Pol S 215 American Politics: Quiz #3 Answer Range (27 Oct. 2005)
The first ten questions can be answered with a phrase or a few sentences. You should be able to answer them in the space below each. Each question is worth 6 points.
1). How does Page & Shapiro’s view of the “rational public” differ from the “myth of the volatile public”?
- P&S say the public collectively has stable, structured views and responds to information rather than being moody or having “non-attitudes”
2) What is meant by political socialization? What are two groups that affect one’s socialization?
- text def. p.103
3) What effect does the Condorcet or Voter’s Paradox have on collective opinion?
- collective p.o, is irrational
According to the Persuaders video,
what role did “narrow-casting” play in the 2004
- Kerry’s campaign was able to target voters likely to vote Kerry and direct messages to them
- It enabled Kerry to win the primary (alternative answer)
5) Why is it costly and difficult to organize collective action according Mancur Olson’s collective action theory?
- people will free-ride rather than contribute
- benefits are diffuse rather than concentrated (alternative answer)
6) How are interest groups like labor unions, consumer advocates, and business associations different from groups like environmental, civil rights, and scientific groups?
- the former are economic interests the latter are principled or purposive interests
7) What are two reasons Tocqueville gives for why democracy is strengthened by civic associations?
- citizens organize without dependency on the state or aristocrats
- citizens learn to bargain and compromise; to act politically
- “Feelings and opinions are recruited, the heart is enlarged, and the human mind is developed only by the reciprocal influence of men upon one another.”
8) What is “social capital,” and what are some of the effects of its decline?
features of social organization such as networks, norms, and social trust that facilitate coordination and cooperation for mutual benefit.”
- Less local voluntary & cooperative activity in US
· Greater reliance on state
· Less cooperation outside state control
9) According to lecture, what are two reasons to believe that politics could be the cause of the decline in associational life?
- personalization of presidential campaigns v. party control
- centralization of party activities v. local activism
- less competition due to gerrymandering
- parties no longer ‘free schools’ for association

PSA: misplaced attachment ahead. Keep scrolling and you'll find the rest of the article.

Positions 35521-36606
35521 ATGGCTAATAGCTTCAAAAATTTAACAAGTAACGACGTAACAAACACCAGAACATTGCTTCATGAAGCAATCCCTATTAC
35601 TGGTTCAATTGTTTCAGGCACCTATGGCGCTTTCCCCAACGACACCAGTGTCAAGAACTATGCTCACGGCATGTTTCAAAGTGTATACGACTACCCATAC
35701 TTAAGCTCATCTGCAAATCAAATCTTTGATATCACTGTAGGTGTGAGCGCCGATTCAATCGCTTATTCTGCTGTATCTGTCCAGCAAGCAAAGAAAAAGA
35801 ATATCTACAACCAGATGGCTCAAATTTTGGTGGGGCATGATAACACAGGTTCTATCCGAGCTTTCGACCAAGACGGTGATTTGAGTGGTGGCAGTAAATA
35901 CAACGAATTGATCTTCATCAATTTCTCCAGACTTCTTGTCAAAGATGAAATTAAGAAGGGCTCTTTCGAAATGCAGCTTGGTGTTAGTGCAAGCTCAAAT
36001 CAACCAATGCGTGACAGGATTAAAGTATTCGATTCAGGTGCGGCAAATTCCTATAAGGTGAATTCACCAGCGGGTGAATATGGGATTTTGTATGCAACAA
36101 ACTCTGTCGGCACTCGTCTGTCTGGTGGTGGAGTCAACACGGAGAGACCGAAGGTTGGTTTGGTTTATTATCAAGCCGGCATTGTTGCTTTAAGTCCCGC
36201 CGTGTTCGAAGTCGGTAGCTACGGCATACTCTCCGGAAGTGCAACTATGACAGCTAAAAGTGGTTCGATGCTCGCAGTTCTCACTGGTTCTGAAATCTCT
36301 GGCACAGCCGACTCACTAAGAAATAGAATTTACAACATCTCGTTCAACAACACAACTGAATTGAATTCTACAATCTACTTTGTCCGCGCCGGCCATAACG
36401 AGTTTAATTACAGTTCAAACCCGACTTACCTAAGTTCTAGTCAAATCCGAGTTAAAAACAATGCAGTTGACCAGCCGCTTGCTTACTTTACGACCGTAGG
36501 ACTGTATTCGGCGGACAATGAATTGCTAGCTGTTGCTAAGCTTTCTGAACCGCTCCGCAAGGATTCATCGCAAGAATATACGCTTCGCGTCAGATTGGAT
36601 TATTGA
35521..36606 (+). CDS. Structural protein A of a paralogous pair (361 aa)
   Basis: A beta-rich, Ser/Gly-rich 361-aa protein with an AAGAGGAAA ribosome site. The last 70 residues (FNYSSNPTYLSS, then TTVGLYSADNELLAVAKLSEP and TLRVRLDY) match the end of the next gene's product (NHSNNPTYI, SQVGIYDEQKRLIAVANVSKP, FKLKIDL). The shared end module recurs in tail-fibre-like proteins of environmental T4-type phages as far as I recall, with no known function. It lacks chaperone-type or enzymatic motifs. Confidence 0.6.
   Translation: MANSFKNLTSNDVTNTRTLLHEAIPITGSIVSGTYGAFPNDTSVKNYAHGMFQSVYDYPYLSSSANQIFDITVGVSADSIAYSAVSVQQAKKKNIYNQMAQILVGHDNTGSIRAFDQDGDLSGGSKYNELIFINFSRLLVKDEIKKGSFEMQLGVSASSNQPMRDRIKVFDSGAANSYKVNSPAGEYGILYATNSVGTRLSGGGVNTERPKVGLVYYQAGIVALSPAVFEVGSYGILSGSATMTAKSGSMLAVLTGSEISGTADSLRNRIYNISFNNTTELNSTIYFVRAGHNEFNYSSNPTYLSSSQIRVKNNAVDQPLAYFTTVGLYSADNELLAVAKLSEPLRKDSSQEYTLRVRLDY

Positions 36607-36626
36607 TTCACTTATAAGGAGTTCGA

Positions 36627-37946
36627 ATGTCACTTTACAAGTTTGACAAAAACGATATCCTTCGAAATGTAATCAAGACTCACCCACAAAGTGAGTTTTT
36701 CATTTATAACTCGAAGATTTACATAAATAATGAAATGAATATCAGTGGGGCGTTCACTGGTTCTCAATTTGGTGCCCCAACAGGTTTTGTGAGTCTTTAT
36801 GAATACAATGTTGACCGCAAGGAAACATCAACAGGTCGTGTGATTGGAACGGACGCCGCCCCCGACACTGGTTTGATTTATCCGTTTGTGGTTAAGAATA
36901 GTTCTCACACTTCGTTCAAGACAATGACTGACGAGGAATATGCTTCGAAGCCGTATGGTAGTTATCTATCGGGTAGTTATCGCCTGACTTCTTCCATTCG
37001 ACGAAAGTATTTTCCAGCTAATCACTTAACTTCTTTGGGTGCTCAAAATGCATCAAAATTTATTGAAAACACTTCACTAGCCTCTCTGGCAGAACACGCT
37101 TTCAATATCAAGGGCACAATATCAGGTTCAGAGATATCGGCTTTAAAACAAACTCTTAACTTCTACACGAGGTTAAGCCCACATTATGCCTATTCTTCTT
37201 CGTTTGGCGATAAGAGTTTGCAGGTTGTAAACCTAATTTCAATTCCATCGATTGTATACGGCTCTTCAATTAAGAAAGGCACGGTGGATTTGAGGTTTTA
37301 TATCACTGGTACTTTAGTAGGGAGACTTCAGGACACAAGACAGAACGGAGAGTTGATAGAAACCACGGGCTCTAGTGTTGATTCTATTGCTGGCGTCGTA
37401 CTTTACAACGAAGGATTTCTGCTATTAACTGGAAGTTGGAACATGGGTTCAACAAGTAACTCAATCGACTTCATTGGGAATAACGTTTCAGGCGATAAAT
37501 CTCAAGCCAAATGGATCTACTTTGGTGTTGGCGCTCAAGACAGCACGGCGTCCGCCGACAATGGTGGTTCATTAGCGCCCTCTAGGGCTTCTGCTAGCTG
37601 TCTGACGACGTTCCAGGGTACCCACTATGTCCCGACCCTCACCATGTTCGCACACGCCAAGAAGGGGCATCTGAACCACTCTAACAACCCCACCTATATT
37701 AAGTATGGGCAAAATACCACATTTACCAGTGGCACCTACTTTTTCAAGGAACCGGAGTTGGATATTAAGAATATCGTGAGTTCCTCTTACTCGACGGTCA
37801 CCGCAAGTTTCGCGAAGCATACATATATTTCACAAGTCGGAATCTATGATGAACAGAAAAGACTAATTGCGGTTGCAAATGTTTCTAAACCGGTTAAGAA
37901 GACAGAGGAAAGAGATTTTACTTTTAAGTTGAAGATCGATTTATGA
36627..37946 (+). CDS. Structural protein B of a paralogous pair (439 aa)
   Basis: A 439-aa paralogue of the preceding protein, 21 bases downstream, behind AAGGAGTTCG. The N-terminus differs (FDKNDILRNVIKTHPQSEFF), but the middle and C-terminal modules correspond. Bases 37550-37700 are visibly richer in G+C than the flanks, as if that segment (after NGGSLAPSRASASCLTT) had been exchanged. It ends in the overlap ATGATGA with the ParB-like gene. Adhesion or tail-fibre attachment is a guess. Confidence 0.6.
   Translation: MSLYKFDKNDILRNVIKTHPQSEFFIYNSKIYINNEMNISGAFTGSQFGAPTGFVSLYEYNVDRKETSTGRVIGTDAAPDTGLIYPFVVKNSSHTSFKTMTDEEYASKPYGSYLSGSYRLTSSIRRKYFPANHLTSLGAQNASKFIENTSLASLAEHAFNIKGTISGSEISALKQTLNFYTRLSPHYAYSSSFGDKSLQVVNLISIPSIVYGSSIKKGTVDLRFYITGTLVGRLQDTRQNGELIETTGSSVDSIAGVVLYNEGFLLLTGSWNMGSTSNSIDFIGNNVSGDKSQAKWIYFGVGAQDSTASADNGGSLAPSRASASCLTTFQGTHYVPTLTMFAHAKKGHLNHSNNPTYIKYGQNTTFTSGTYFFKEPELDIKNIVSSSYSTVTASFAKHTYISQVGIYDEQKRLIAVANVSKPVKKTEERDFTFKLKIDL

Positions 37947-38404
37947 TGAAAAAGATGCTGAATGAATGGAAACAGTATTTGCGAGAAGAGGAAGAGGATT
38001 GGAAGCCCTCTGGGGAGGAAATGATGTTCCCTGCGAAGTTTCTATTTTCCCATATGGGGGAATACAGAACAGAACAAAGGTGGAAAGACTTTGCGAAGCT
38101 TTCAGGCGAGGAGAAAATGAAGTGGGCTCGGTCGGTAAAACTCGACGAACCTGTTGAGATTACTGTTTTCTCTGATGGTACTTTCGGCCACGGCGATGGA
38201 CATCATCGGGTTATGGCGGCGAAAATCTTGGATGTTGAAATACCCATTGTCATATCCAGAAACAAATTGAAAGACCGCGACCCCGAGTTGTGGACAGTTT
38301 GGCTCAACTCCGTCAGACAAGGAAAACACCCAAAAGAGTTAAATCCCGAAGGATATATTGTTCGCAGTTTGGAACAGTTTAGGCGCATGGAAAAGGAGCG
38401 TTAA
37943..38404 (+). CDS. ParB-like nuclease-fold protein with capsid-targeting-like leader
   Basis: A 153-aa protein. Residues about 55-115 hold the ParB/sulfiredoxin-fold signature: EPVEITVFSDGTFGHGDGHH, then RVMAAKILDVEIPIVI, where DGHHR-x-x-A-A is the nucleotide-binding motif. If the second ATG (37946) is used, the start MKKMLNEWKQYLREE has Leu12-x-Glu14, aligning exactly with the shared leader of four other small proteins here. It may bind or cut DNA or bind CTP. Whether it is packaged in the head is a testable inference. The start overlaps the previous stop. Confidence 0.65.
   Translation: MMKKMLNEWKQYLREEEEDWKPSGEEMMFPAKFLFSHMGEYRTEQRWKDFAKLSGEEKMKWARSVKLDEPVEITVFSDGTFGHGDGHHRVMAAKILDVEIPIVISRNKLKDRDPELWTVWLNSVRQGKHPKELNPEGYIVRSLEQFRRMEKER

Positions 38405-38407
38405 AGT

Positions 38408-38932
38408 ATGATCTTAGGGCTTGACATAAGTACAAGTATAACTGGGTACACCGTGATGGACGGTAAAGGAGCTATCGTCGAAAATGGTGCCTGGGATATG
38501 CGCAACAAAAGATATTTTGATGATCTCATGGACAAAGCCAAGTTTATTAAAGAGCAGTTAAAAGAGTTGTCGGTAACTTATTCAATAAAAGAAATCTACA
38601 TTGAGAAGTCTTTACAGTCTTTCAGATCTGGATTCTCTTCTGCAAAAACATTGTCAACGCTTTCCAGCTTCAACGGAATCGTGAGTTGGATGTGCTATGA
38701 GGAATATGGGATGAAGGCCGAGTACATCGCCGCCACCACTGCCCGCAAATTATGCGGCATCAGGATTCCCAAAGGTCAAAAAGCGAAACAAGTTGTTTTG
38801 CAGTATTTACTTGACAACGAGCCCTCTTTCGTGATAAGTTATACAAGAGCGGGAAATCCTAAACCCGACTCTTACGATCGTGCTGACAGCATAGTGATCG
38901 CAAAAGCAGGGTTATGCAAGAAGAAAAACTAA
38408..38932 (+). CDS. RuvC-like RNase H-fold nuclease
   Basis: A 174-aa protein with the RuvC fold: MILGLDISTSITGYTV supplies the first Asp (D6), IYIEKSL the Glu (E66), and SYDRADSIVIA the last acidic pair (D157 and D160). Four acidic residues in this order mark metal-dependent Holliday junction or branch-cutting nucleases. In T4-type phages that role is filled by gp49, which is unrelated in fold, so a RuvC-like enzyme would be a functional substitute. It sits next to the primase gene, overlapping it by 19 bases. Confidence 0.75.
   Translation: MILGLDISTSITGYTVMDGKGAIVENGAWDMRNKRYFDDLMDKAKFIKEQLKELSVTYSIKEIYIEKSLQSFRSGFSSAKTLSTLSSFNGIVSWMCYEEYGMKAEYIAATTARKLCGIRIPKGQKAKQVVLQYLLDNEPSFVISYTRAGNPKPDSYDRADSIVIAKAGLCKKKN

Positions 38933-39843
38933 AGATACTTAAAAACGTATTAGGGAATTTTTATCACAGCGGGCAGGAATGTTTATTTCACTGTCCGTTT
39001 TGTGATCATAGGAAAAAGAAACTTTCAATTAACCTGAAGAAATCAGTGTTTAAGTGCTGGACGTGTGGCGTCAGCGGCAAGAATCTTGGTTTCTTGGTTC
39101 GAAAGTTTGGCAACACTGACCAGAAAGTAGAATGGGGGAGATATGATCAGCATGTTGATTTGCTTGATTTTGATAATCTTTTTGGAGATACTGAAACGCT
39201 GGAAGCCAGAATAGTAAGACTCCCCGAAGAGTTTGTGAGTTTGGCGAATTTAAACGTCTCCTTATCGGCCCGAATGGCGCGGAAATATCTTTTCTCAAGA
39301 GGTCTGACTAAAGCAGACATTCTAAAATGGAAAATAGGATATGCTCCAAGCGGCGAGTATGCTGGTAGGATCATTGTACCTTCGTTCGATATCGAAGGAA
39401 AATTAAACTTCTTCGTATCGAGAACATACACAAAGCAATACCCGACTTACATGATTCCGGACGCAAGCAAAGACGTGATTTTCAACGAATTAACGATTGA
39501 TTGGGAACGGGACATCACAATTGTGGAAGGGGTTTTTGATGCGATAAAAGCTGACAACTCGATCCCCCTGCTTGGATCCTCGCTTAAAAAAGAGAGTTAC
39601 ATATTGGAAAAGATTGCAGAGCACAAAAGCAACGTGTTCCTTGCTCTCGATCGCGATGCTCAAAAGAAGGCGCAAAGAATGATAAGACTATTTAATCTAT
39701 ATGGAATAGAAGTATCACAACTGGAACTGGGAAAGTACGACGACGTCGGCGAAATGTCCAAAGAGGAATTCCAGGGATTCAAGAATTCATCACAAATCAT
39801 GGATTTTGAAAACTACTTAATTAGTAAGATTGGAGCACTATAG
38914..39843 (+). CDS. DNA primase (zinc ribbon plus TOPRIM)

10) Is voter turn-out as a portion of the voting-eligible population since 1945 in decline? Is it by a large amount (e.g., over 10 percent, or by less than 10%?)
Yes, but not by a large amount
The next two questions should be answered in one or two paragraphs, using complete sentences. Each is worth 20 points.
9) Why did the Supreme Court strike down some provisions of the 1974 Federal Election Campaign Act? What are some key provisions that it kept? How has the Supreme Court ruled in challenges to the Bipartisan Campaign Reform Act of 2002?
FECA violated freedom of speech by limiting how much of their own money individuals and candidates could spend because effective speech requires spending money (e.g., advertising).
It allowed the federal matching fund program and limits on spending and contributions for those taking part in that program to remain. It also established the FEC to monitor campaign finance.
So far, the SCOTUS has upheld the provisions of the McCain-Feingold legislation.
10) According to the lecture, there are many impediments to the emergence of a third party. Describe two of them in detail.
Some combination of these:
Restrictive Ballot Access Rules
- states determine rules for appearing on ballot
- some states have high "barriers to entry"
o states with higher number of electoral votes, dominance of one party, or less organized parties have stricter ballot access laws (Lewis-Beck & Squire, 1995)
o e.g., in CA, House candidate must submit 150 signatures from eligible voters in district in 54 days to avoid $1,621.00 filing fee;
o Senate candidates must collect 10,000 signature to avoid 3,242.00 fee, and collect 165,573 nominating signatures from registered voters in 60 days; submit signatures to county officials of voter's county
Campaign Finance Provisions
- major parties get full matching up to $20 million inflation adjusted dollars ($74.692 million in 2004)
- major party is a party's whose candidate in the prior election received 25% or more of the popular vote
- minor parties get share of major party funds up to the ratio of their percentage of the vote to the average of the major party candidates’ percentage of the vote in the last election
- minor party candidate must have received at least 5% of the popular vote.
- A new minor party candidate must gain 5% of vote to be eligible for funding after election
- - get less than 5%....
"Lock-In" by Major Parties & Media
- Congressional committee system has no place for independents
- Media covers most popular candidates
- Debates restricted to candidates likely to receive at least 5% of vote